Harsh Anand, Atharva Mungee, and Rahul Sharma at the Wawa-HCL hackathon

Atharva Mungee, third from left; Rahul Sharma, center; and Harsh Anand, third from right, hold their awards after winning first place at the recent Wawa-HCL hackathon.

Image: Harsh Anand

Great Valley data analytics students win at Wawa-HCL hackathon

MALVERN, Pa. — Penn State Great Valley students Harsh Anand, Atharva Mungee and Rahul Sharma wanted to learn more about solving sales forecasting problems when they decided to attend the Wawa HCL Hackathon in October. Participating in their first hackathon in the United States, the three data analytics graduate students won first place.

“Our approach was to learn the business and focus on using the right tools to model the given scenarios,” Mungee said. “It wasn’t about winning. Winning was one of the byproducts.”

With more than 130 participants at the hackathon, including competitors with decades of data analytics experience and students from Ivy League universities, Anand, Mungee and Sharma were excited for the challenge and learning more about solving sales-forecasting problems.

Participants were given a dataset with multiple years of sales information from Wawa convenience stores in Maryland. Using that information, external sources, and any generally available information from Wawa, the participants had to forecast future sales.

Anand, Mungee and Sharma spent the first hour of the eight-hour event brainstorming ideas and planning how to tackle the task.

“Initially, we thought, ‘How do we approach this problem given the limited time?’” Sharma said. “During our brainstorming session, we came up with three kinds of models we wanted to build, starting with multi-regression models.”

The backbone of the regression model came from what they learned in their first class at Penn State Great Valley. It was also the first time they applied their technical knowledge to a real-life problem.

The group also developed deep learning and machine learning models, and, based on those and the multi-regression model, they were able to predict sales with 90 to 93 percent accuracy.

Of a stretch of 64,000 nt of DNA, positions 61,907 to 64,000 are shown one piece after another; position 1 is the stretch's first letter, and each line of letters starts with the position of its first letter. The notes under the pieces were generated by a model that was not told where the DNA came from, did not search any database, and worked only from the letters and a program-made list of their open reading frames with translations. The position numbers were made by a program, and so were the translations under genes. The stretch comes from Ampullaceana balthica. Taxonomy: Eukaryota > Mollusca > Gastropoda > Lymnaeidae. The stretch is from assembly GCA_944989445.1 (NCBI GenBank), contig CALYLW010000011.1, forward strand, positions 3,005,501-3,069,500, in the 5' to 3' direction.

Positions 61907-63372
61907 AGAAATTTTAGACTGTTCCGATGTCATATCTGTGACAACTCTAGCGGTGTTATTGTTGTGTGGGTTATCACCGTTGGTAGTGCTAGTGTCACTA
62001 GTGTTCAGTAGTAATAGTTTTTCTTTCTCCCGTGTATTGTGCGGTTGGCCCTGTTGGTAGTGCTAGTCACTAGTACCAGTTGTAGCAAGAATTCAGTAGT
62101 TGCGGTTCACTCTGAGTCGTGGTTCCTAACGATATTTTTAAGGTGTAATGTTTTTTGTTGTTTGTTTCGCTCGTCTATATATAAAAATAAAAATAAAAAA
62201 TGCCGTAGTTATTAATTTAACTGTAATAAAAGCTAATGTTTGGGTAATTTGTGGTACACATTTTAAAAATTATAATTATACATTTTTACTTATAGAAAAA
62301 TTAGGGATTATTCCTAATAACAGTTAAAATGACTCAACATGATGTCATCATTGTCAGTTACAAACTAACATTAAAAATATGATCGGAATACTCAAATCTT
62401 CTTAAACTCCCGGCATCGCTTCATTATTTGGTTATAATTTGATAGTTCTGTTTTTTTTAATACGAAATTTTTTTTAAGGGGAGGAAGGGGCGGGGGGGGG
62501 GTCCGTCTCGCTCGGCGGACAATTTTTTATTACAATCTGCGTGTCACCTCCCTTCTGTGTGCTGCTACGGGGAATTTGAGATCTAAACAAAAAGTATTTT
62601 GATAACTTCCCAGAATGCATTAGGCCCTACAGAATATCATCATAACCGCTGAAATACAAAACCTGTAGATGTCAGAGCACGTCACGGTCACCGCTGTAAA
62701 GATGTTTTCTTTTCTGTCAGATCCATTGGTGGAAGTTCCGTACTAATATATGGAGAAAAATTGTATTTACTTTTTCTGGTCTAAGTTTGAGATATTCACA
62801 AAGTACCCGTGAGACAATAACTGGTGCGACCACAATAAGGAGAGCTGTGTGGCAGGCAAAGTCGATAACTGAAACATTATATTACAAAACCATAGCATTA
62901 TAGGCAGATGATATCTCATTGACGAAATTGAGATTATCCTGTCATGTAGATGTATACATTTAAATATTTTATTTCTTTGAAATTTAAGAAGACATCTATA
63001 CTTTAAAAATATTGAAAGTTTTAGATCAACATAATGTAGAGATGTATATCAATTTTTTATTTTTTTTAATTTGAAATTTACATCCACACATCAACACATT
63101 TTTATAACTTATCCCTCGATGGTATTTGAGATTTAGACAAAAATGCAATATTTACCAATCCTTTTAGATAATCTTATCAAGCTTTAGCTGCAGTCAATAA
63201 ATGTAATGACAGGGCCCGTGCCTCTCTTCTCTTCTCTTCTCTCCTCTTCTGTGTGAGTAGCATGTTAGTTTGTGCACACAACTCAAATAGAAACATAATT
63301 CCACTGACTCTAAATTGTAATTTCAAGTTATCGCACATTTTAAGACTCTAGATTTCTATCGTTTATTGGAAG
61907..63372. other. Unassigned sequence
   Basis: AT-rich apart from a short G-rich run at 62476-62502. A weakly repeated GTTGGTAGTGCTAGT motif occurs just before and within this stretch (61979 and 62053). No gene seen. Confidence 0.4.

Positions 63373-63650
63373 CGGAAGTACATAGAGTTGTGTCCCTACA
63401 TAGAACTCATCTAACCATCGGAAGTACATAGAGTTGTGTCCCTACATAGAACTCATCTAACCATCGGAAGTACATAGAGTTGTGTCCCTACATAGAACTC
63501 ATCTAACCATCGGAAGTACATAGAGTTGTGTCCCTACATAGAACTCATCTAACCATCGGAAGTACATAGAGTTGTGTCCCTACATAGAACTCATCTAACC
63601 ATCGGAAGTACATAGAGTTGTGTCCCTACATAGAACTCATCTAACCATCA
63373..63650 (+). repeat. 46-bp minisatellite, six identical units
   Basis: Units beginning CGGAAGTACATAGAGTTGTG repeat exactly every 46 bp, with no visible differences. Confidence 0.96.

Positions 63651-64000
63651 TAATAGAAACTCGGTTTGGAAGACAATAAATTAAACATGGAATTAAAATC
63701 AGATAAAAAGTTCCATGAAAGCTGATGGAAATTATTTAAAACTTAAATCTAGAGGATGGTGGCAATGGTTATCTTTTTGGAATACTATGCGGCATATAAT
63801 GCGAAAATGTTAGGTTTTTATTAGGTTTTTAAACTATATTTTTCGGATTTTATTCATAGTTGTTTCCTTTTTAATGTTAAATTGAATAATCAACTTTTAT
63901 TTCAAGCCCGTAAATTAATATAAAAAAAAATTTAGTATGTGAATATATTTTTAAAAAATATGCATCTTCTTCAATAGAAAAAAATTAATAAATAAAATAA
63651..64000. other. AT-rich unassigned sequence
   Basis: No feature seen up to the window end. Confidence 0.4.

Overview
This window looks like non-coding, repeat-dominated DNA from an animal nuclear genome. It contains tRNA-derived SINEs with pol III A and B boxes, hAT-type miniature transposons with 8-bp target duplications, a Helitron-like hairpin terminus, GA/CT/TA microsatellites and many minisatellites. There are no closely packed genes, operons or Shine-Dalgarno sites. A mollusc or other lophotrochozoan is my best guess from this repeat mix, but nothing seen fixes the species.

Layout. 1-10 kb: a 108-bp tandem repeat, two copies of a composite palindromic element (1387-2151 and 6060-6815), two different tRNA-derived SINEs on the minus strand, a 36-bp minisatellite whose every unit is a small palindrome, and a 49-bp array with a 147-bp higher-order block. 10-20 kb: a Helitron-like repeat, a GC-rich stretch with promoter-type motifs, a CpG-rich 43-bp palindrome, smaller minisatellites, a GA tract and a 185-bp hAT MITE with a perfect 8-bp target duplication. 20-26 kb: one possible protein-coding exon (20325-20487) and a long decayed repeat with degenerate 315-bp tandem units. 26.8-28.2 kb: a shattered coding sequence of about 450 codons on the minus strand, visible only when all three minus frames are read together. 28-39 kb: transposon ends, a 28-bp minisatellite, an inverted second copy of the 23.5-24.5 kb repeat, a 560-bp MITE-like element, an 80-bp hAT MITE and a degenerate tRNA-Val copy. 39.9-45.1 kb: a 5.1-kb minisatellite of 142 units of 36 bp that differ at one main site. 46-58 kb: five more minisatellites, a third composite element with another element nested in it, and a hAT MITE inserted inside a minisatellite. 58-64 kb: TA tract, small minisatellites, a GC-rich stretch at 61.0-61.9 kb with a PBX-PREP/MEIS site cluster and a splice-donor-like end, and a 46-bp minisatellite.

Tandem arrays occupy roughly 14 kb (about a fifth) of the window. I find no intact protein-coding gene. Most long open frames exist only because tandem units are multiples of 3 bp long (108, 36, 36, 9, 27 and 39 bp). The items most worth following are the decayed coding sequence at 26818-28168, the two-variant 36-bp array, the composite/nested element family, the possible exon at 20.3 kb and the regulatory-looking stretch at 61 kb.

“If you know mathematics, if you know statistics, that is something that can lead you a long way,” Anand said.

Throughout the event, Anand, Mungee and Sharma gave presentations on their progress and received feedback from the judges. Using that feedback, the group could continuously adjust their approach to ensure they were solving the problem properly.

“We proposed how they can improve going forward,” Anand said. “We proposed a hybrid approach, assembling all of these three models together to model the solution for better performance.”

They were thrilled when they found out they had won first place. There was only one word, they said, to describe that feeling: Amazing.

Ecstatic about their success, Anand, Mungee and Sharma said they also were grateful for the entirety of the experience. Applying their classroom knowledge to an industry problem was rewarding, they said, especially since the three were combining their different learning experiences.

They plan on continuing to compete in hackathons, and have their sights set on a few upcoming competitions in Boston. Going forward, the group said they also intend to continue their work in sales forecasting and hope they can provide help and insight to others.

“If someone is having the same problem with a forecasting approach, they can always contact us,” Anand said. “Even if it’s industry, they can reach out to us.”